August 29, 1979.
Appeal from the Circuit Court, Montgomery County, John W. Davis, J.
John T. Kirk, Montgomery, for appellant.
J. Paul Lowery, Montgomery, for appellee.
The parties were divorced in 1975. The decree of divorce incorporated a written agreement of the parties providing for division of property, custody of a child, support and alimony. In 1977 the wife filed a motion to show cause why the husband should not be held in contempt for failure to pay alimony and child support in accordance with the agreement and decree.
The husband answered alleging that he had complied with the provisions of the decree. He further petitioned for modification of the decree as to visitation rights and a construction of the provision of the agreement as to alimony.
The matter thereafter was inactive until a motion for hearing was filed by counsel for the wife in July 1978. On August 21, 1978, the court ordered pretrial briefs, as to the construction of the agreement provisions relating to alimony. Oral hearing was held and judgment entered on December 19, 1978. The court found defendant husband in contempt for failing to make alimony payments in the total sum of $2,600. Defendant was ordered to continue paying monthly alimony of $100 and to pay an additional $100 per month on the $2,600 past due. The judgment also specifically directed minimum visitation rights of the defendant. There was an amendment to the judgment after motion for new trial which is not material to the issue presented by the appeal.
The issue stated by defendant on appeal is that the court abused its discretion in finding defendant liable for payment of alimony under an agreement which by its terms was contrary to law and public policy. If the issue is in fact as stated, defendant complains too late. The agreement complained of was not only signed by the parties and complied with for several months thereafter, but it was incorporated into the judgment of the court at the request of the parties. If these acts are not sufficient to estop defendant from complaining as to its validity and binding effect, then he is legally barred from charging it invalid because the agreement merged into and became part of a judgment in 1975 by which he is bound for failure to file a timely appeal.
In spite of defendant's statement of the issue, the real issue, from the first hearing in the trial court, has been the proper construction of paragraphs 6 and 7 of the agreement as incorporated in the judgment of divorce. As we have shown, the validity of the agreement may not be challenged.
Paragraphs 6 and 7 are as follows:
"6. Husband agrees to pay Wife alimony in the exact amount of the mortgage payment that is due monthly to the Mortgagee on the residence heretofore described and deeded to Wife. Said mortgage payment is presently in the amount of $153.00 per month due and payable to the Engel Mortgage Company, until Wife returns to work, then said sum shall be reduced to $100.00 per month payable until she remarries or dies, at which time said obligation shall immediately cease. Should Wife sell the residence described hereinabove, then Husband will pay $153.00 per month to the Honorable Robert Donan, Deputy Register of the Circuit Court of Montgomery County, Alabama, until such time as said obligation shall cease to exist. Of course, said $153.00 will be reduced upon the employment of the Wife to $100.00 per month as provided above.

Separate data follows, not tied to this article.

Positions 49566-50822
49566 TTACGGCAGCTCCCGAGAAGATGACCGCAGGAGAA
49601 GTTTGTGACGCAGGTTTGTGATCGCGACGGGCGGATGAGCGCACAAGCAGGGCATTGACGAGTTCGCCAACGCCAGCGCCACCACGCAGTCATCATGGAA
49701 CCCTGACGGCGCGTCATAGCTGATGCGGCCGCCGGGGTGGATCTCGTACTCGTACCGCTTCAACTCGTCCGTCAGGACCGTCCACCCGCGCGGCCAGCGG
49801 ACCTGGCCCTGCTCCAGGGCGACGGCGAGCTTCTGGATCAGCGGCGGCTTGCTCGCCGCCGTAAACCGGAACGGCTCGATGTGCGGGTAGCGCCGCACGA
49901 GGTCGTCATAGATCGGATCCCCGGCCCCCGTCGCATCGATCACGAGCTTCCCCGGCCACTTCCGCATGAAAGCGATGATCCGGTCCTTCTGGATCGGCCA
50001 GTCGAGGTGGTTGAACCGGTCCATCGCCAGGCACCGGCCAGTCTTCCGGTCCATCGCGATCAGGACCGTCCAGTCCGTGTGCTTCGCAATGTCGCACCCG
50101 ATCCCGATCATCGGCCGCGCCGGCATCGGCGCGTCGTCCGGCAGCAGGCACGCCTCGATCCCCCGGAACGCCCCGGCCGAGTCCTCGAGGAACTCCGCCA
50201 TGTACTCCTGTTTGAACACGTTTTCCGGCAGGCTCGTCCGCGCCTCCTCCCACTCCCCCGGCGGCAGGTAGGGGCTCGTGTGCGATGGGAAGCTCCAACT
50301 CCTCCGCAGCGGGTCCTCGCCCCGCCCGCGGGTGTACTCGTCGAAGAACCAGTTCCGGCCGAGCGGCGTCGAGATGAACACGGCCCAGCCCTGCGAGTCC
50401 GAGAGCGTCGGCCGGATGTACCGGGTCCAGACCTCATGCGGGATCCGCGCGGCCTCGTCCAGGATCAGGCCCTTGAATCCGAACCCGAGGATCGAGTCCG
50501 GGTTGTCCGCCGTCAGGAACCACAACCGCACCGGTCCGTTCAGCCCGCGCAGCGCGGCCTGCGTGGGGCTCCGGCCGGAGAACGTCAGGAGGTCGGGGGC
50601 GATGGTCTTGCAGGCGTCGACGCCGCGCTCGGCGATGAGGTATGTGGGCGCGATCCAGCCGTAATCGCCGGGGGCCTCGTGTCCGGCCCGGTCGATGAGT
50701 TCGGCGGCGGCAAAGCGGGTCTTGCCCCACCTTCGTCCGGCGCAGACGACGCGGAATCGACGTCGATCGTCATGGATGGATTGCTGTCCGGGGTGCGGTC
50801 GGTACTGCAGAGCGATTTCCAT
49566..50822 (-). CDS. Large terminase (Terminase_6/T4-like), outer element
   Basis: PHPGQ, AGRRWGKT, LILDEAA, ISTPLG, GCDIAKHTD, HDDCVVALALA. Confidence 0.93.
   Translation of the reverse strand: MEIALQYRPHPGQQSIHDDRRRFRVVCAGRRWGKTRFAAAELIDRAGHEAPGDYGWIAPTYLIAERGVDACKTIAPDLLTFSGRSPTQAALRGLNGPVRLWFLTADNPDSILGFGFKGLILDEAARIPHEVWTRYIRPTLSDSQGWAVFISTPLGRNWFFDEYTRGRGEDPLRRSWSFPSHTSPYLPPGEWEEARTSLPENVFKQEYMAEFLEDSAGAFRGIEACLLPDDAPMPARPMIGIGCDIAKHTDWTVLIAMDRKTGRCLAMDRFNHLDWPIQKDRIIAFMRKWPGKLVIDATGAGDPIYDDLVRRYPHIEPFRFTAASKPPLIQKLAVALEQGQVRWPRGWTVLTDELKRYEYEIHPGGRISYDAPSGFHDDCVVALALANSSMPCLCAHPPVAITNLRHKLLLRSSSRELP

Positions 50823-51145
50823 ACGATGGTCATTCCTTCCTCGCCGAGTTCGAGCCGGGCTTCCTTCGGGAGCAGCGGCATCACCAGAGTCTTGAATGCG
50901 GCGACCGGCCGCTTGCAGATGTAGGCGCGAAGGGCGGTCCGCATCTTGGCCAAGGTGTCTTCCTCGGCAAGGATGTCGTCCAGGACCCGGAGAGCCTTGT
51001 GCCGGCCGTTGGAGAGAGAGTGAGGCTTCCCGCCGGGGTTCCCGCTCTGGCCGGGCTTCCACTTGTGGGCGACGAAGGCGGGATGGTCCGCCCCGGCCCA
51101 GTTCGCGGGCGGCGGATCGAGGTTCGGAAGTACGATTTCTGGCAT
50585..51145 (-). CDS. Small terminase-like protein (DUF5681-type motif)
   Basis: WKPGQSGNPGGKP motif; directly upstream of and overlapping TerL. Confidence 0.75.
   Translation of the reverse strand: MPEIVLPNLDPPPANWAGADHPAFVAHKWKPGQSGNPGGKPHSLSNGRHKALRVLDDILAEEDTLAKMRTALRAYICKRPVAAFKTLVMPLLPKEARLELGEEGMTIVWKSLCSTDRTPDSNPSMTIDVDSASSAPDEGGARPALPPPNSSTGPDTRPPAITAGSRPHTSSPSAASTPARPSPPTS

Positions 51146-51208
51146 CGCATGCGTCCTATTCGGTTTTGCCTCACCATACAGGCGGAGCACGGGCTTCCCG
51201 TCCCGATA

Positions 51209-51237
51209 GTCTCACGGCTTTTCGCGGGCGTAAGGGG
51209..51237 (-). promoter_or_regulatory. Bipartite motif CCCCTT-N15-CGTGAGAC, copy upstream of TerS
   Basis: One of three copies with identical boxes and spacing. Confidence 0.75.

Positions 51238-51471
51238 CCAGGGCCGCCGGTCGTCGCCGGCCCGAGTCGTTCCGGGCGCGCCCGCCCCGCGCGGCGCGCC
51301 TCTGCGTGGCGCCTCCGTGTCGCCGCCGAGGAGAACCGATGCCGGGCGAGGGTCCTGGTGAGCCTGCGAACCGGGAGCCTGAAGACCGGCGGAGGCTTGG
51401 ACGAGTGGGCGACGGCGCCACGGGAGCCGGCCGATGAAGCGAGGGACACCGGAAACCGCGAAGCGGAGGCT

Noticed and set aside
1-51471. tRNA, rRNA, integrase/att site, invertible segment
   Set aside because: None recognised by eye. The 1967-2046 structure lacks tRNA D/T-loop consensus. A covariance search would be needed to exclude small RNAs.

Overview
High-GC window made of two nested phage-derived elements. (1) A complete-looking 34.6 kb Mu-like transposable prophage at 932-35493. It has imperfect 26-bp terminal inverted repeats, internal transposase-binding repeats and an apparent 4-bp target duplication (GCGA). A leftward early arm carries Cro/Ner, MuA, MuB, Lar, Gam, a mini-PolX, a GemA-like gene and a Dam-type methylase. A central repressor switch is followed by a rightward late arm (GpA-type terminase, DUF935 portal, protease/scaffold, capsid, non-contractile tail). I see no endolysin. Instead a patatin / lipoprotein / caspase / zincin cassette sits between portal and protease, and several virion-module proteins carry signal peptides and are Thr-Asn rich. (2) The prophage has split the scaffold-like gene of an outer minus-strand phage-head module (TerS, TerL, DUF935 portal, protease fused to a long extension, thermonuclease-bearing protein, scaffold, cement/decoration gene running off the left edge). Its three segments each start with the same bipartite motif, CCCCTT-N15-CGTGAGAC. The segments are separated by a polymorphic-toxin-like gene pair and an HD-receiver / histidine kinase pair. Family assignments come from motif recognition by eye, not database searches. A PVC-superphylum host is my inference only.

"7. The Husband agrees that payment will be made directly to the Engel Mortgage Company until such time as Wife shall sell the residence described herein or until such time as the obligation for payment of alimony shall cease to exist. When the house is sold then the payment shall be made as set out in Paragraph 6 above."
The trial court determined that the agreement provided for payment of periodic alimony by defendant. In the beginning the amount was the same as the amount of the mortgage payment on the home. By the provisions of Paragraph 7, payment was to be made by defendant directly to the mortgage company until the house was sold or the wife died or remarried. After sale of the house, the payment was to be made to the register in the amount of the mortgage payment until the wife went to work. Thereafter, the amount was reduced to $100 per month to be paid until the wife's death or remarriage.
We find the construction of the trial court to be clearly correct and find the contention of the defendant that the agreement contains no determinable meaning to be clearly erroneous. From the opening sentence of paragraph 6, it is evident, even declared, that the payments were alimony to be paid from the future earnings of the husband and for the purpose of providing aid in the current and future support of the wife. Such an award can only be classified as periodic alimony subject to modification as conditions and circumstances change with provision for cessation upon the death or remarriage of the wife. Hager v. Hager, 293 Ala. 47, 299 So.2d 743 (1974); Epps v. Epps, 218 Ala. 667, 120 So. 150 (1929).
Plaintiff in brief complains of error of the trial court in the award of attorney fees. Such complaint is not reviewable. There has been no cross appeal nor was the issue presented for consideration of the trial court by post trial motion. ARAP 4 (a)(2), (3). W.B. Headley v. Housing Authority of Prattville, 347 So.2d 532 (Ala.Civ.App. 1977).
The request of plaintiff for an award of attorney fees on appeal is granted in the sum of $400. § 30-2-54, Code of Alabama (1975).
BRADLEY and HOLMES, JJ., concur.